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Thomas Wentworth Higginson, Massachusetts in the Army and Navy during the war of 1861-1865, vol. 1: prelminary narrative 1 1 Browse Search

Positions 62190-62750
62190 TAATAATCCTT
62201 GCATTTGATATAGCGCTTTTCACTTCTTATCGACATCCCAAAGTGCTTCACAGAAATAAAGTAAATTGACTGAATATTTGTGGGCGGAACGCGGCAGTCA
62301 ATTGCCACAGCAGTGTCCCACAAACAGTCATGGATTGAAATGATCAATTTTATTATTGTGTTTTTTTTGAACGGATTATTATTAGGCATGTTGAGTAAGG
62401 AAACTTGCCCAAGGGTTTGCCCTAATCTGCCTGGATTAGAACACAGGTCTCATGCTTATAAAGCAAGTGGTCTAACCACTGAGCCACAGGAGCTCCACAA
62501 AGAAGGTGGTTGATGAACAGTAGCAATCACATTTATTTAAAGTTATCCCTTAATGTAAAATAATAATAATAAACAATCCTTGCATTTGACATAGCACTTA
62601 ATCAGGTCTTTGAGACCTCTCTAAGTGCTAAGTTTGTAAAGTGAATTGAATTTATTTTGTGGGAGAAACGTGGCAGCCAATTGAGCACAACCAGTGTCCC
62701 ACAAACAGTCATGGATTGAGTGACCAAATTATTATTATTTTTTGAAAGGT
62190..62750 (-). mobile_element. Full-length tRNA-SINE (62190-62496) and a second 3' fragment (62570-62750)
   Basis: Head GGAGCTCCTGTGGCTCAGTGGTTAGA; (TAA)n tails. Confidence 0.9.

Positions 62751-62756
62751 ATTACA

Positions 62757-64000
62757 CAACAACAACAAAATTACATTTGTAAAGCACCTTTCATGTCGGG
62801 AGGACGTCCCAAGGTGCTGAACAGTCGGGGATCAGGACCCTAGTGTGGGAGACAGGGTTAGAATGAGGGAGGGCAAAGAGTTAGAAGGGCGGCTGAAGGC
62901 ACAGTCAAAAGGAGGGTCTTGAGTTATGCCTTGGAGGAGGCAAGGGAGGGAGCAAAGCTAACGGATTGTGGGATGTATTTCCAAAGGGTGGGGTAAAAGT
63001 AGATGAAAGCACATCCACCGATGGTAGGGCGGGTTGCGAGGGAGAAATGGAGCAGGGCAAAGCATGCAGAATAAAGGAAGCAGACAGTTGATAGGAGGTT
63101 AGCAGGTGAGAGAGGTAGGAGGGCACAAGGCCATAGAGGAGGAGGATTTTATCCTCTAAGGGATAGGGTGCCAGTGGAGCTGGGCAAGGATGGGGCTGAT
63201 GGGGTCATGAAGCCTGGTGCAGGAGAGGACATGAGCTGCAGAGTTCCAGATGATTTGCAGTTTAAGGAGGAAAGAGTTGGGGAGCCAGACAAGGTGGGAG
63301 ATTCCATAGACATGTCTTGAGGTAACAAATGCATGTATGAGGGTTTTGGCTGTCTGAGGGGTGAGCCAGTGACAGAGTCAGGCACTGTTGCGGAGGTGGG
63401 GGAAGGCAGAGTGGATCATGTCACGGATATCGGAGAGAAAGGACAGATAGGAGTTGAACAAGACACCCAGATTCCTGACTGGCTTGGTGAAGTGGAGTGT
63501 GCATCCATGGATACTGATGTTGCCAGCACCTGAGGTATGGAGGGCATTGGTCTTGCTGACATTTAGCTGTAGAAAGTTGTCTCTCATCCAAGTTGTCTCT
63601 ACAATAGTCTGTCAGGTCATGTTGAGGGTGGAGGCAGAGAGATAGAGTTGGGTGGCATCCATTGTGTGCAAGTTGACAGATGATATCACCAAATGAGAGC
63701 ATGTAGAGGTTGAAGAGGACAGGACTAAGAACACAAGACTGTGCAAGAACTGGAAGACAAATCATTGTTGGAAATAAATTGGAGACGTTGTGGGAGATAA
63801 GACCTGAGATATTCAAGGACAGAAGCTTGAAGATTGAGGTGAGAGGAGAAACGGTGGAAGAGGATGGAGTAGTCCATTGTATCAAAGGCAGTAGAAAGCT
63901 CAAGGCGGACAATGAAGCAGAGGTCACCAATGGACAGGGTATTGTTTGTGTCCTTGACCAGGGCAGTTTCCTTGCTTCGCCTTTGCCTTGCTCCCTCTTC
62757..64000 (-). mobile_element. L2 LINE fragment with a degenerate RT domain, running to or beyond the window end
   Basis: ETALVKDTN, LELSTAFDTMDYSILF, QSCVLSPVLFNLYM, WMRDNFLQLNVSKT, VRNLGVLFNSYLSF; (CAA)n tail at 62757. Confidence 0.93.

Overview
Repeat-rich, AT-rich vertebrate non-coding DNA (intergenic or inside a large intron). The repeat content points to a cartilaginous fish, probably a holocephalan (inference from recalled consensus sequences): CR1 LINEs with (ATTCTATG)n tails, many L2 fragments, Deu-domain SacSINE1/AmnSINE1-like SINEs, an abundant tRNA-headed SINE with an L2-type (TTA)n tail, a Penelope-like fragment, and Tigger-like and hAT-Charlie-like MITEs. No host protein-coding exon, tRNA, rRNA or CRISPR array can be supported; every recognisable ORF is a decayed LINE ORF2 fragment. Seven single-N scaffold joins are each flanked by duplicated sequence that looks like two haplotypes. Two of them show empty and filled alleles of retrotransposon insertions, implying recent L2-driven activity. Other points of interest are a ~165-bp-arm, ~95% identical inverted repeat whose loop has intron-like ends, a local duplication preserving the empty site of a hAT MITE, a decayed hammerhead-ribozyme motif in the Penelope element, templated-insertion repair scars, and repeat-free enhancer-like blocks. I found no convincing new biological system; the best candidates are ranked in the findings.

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sixty-five. As they were moving from the field three successive color-bearers were shot down, when Lieut. Arthur Dehon finally took them himself rather than order any one else into danger. Surgeon Albert A. Kendall of the 12th was killed by a bullet while at the operating table, and Surgeon Edward H. R. Revere (20th Mass.) also fell. See his memoir in Harvard Memorial Biographies, I, 124. Lieuts. L. F. Cushing and William G. White (12th Mass.) were killed in this battle, and Sergt. Charles Edward Johnson of the same regiment fell as he was cheering on his men for their last attack. Maj. E. M. Burbank and Lieut. George W. Orne of the 12th were mortally wounded. The battle of Antietam is guardedly characterized by Ropes as being a moderate success. The losses equalled those at Shiloh, and they fell largely on regiments almost wholly new. General McClellan admitted a loss of nearly twelve thousand five hundred, of whom more than two thousand were killed. Century War Book, II